Kimberly Glasgow

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Spoilers—critical plot information about works of fiction that “spoil” a viewer’s enjoyment—have prompted elaborate conventions on social media to allow readers to insulate themselves from spoilers. However, these solutions depend on the conscientiousness and rigor of Internet posters and are thus an imperfect system. We create an automatic alternative that(More)
Semantic textual similarity (STS) systems are designed to encode and evaluate the semantic similarity between words, phrases, sentences, and documents. One method for assessing the quality or authenticity of semantic information encoded in these systems is by comparison with human judgments. A data set for evaluating semantic models was developed consisting(More)
Social media offer a real-time, unfiltered view of how disasters affect communities. Crisis response, disaster mental health, and—more broadly—public health can benefit from automated analysis of the public's mental state as exhibited on social media. Our focus is on Twitter data from a community that lost members in a mass shooting and another(More)
In the aftermath of disasters, communities struggle to recover from the physical and emotional tolls of the event, often without needed social support. Social media may serve to bridge the distance between the affected community and those outside who are willing to offer support. This exploratory study uses Twitter as a lens for examining gratitude for(More)
Disasters have devastating effects on communities, which struggle to recover without sufficient social support. This exploratory study uses Twitter as a lens for examining gratitude for support provisions in the aftermath of disasters. Gratitude for support is examined in the context of two major disasters in the United States, the 2012 mass shooting at(More)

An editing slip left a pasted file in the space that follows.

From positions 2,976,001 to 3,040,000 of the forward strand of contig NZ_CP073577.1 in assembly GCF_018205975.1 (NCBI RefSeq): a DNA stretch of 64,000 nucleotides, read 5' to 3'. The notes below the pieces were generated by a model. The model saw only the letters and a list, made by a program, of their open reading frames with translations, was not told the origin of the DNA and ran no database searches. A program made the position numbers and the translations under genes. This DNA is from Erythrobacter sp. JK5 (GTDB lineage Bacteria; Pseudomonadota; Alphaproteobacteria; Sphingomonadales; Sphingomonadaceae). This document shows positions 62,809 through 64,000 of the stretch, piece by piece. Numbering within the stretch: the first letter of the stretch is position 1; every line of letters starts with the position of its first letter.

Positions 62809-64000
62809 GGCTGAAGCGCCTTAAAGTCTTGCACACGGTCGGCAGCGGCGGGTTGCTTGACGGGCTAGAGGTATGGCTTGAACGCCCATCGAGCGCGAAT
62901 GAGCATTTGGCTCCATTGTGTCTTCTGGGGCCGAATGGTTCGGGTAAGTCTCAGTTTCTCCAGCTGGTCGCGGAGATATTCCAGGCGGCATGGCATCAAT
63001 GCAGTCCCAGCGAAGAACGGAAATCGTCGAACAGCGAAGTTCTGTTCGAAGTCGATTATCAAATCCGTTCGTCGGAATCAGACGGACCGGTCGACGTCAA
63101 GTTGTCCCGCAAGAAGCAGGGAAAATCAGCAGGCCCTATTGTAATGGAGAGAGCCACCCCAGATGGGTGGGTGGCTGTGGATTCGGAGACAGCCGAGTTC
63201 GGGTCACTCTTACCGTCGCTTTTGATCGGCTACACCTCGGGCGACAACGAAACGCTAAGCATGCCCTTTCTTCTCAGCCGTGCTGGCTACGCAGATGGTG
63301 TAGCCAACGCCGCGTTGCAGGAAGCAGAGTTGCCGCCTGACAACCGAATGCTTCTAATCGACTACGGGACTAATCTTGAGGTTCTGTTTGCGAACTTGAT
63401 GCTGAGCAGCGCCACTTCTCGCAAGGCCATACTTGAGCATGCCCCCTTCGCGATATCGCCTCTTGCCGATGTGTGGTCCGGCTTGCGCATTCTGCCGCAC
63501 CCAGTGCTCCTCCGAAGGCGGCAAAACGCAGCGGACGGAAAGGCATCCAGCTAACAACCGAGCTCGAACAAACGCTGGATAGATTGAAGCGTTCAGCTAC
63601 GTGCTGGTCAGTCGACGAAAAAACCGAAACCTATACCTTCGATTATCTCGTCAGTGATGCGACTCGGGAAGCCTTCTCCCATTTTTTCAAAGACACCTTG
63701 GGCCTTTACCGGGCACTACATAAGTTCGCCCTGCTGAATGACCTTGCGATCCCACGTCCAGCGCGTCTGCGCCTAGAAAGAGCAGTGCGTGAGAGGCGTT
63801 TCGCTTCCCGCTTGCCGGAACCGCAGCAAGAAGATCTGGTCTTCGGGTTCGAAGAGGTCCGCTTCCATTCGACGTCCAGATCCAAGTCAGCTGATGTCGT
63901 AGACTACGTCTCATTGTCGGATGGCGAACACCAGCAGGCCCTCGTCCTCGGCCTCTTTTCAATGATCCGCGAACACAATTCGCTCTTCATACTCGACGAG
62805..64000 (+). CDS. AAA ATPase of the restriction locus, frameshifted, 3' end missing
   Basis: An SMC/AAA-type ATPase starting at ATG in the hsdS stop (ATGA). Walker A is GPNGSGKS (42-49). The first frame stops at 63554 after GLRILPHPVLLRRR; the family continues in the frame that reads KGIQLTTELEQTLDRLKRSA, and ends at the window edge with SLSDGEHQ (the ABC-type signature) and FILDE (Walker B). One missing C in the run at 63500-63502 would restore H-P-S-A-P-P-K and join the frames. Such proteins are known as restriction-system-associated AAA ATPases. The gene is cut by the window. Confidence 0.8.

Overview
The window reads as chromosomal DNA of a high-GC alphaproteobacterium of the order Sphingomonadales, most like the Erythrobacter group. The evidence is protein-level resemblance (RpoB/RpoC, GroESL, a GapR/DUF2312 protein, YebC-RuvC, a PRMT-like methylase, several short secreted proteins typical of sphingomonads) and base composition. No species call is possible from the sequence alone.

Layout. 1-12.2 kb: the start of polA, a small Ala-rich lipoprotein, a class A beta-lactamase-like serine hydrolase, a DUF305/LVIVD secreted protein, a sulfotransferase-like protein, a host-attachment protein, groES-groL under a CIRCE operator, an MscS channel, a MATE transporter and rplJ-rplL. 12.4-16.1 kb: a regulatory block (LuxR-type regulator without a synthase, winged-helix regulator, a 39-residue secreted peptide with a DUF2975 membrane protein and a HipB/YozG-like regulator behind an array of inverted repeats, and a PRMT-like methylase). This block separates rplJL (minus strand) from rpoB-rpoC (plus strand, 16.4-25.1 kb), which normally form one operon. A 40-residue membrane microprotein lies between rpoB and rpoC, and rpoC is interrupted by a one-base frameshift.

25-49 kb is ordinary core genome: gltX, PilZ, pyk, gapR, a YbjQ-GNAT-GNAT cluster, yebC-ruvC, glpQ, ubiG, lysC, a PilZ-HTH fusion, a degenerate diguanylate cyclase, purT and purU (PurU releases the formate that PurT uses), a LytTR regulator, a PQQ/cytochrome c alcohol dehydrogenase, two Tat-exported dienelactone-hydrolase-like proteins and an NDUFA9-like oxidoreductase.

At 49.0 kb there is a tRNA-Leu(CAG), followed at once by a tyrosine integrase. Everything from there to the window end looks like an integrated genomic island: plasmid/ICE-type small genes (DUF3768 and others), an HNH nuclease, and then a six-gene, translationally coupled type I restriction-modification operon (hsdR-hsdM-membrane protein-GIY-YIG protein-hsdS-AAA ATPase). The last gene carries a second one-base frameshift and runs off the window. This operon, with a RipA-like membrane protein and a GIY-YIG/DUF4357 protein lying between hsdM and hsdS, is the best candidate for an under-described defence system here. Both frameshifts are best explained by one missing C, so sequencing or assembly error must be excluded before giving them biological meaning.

In the aftermath of a traumatic mass casualty event, a community's resources are strained, while its needs for tangible, emotional, and informational support are elevated. Social media may serve to bridge the distance between the locally affected community and those outside who are willing to offer support. This exploratory study uses Twitter as a lens for(More)
Social media, such as microblogging, is a potentially powerful medium through which the city and its citizens can connect , particularly during times of crisis or extreme events. Yet neither the city nor its citizens are monolithic entities. We propose methods to integrate geographic, topical, and social information and behavior to improve situational(More)
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